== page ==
Monday, December 17, 2012

Why Jangri is NOT South Indian Jalebi

I don't know why it happens. I always think that I shouldn't get into such arguments. To use my better judgement. To stay away from trouble. But I can't seem to help it.

Just the other day, two of my colleagues were having an independent conversation (very much in my presence though). The topic was how jelabi was super tasty and how jangri is a South Indian version of jalebi. I could have just kept my trap shut (see, the conversation didn't involve me). And pretended to look at the Excel sheet with fake intensity. But I didn't. How could I? How could I stand one of my most favourite things in the world (Jangri!!!) being treated like a poor second-cousin of jalebi? How can I stand anyone not respecting and appreciating Jangri like I do? I mean, how can you not like Jangri? It's like saying Nelson Mandela is a fake. Not possible. Disliking Jangri. Also, not possible. Speaking ill of it - can't standable.

Okay, let me tell you what happened after that. I jumped in and vigorously defended Jangri. First and foremost, let me get this across. JALEBI and JANGRI are not related!!! Just because, both are orange looking and have a curly, wound-up, roughly-round shape they are not the same thing! It is like saying a domestic cow is one and the same as a ferocious mountain lion, because both walk on all fours, and have a tail. There are umpteen differences between a Jangri and Jalebi.

Before we plunge in to this, a word to the folks who are unfamiliar - in the north (of India that is, not the northern hemisphere), you get a very weak version of Jangri - which is called "Imarthi". But, just as you have to be in New York to eat New York cheesecake or New York bagel, you have to come down south to have authentic and good jangri.

Differences between Jangri and Jalebi:

1. Jangri is not Jalebi (in case you didn't pick that up already).

2. Jangri tastes better. (Don't shake your head. Yes, it does.)

3. Jangri is more healthy. (Jangri while made of urad dal - pure, health-filled, protein you see, Jalebi is made of maida (yes, unadulterated no-fiber containing maida - the cause of all health troubles around the world.)

4. Jalebi recipes include yoghurt. Jangri doesn't. (If you want to injest youghurt, drink Lassi, don't put it in your batter, you yoghurt haters!)

5. Jangri has a defined structure (two-large circles, with smaller beautiful circles arranged around the edges of the large circle). Jalebi has no structure whatsoever - it yields to the whims and fancies of the guy who is squeezing it through the cloth mould - which basically means, that it has no identity. Do you want to deal with a sweet that has such deep unresolved identity crises or do you want to eat a beautiful looking Jangri?)

6. Jangri tastes better. (Yes, it is true the second time, and the hundredth time.)

7. Jangri is not as sticky, and hence not as messy when you eat. (So, while eating Jangri, you can use your not-messy hands to scratch an itch that is bothering you very much.)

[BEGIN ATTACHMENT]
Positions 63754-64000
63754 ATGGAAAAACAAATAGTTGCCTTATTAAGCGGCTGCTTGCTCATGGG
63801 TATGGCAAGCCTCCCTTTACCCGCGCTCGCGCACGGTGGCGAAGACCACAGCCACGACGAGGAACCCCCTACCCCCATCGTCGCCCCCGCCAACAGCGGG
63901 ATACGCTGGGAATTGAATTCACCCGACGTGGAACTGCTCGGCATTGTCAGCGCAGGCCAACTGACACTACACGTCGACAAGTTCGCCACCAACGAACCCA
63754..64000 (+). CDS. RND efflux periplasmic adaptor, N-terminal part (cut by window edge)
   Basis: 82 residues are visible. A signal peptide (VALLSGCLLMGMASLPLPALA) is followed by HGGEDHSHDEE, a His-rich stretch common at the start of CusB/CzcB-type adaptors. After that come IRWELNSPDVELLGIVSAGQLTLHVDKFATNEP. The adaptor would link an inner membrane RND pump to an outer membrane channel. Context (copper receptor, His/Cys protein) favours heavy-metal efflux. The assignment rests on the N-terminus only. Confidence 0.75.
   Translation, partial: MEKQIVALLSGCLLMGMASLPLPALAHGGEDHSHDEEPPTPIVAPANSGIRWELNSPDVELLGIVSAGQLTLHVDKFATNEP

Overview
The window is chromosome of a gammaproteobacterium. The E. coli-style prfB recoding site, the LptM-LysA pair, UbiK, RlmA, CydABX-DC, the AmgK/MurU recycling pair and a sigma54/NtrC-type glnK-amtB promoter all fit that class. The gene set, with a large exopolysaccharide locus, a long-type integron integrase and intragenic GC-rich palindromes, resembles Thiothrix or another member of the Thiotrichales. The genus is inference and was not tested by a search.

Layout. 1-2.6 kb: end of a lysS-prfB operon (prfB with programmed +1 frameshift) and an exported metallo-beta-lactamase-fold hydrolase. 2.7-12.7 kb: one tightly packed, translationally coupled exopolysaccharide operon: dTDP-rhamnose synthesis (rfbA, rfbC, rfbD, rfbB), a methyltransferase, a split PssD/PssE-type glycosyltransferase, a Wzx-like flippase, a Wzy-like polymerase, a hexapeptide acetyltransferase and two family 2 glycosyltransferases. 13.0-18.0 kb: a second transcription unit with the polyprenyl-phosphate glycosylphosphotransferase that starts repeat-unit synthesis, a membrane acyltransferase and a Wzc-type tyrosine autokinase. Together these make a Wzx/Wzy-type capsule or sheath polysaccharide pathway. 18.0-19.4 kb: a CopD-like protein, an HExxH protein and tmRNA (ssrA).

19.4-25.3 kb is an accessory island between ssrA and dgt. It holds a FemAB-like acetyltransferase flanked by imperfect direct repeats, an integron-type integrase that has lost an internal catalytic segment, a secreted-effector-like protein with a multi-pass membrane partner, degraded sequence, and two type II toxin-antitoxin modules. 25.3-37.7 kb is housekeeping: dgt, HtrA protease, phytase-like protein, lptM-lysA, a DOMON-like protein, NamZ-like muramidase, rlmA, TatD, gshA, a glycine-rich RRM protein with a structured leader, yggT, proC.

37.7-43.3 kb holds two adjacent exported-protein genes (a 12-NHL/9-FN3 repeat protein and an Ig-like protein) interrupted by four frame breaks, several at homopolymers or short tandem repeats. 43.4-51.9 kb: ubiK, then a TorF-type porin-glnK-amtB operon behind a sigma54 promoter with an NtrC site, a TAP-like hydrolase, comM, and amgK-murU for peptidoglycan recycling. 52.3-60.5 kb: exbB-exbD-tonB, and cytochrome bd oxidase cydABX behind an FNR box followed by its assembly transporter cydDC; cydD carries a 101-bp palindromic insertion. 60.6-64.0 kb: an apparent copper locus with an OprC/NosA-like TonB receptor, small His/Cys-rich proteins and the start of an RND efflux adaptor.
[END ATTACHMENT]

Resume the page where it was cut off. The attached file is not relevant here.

8. Jangri is strong. Jalebi is weak. Let me explain what I mean by that: people add malai to Jalebi. Some people also put milk in it and eat it for breakfast. I am not surprised. Jalebi can't stand by itself. It has to go and hide behind the creaminess of a malai or milk and hide its flaws. Jangri is taken as is what is - no accompaniments necessary. (Mark of strength, you see.) As thalaivar says, "Singham single-a than varum" similarly, Jangri-a single-a than adikanum.

Well, I can keep going, if you want. But I'll stop here by giving a call: Jangri lovers of the world, unite. And write the Jangri Manifesto, so as to keep the Jalebi-st forces at bay, and bring in the rule of the Jangri-teriat.

Monday, August 13, 2012

Sleeping Like a Baby

I am sure you must have heard of this expression, "He is sleeping like a baby!" or "poor thing, she has been working on her project all night and now she is sleeping like a baby" or some such variant of it.

Have you? You sure have.

Now, do me a favour, and find out who coined that expression. I have a few things I would like to say to that person. And may be more than a few things I would like to do to that person (I am not sure yet - I am currently reading a volume on Medieval Book of Torture - once I complete my survey I might pick out a few recipes from the above book and implement it on our new to-be-found friend).

Now back to the subject - poor thing sleeping like a baby. When people say stuff like this, what they generally imply is that the "poor thing" under consideration has had a long day and is wearing an innocent expression and is sleeping so deeply and so serenely no force on earth could possibly awaken it. And it is disarming and charming to look at this "poor thing" sleep away.

Person who made this statement first must have never met a baby. May be they met a baby on the street or on a bus, and when they said "chu-chu-ma" or "coo-chi-koo" or some such thing to the baby, the baby might have cracked open a half-smile, and our person would have fallen flat for the baby. This person must have seen another baby asleep when they walked past a pram and must have come up with the phrase.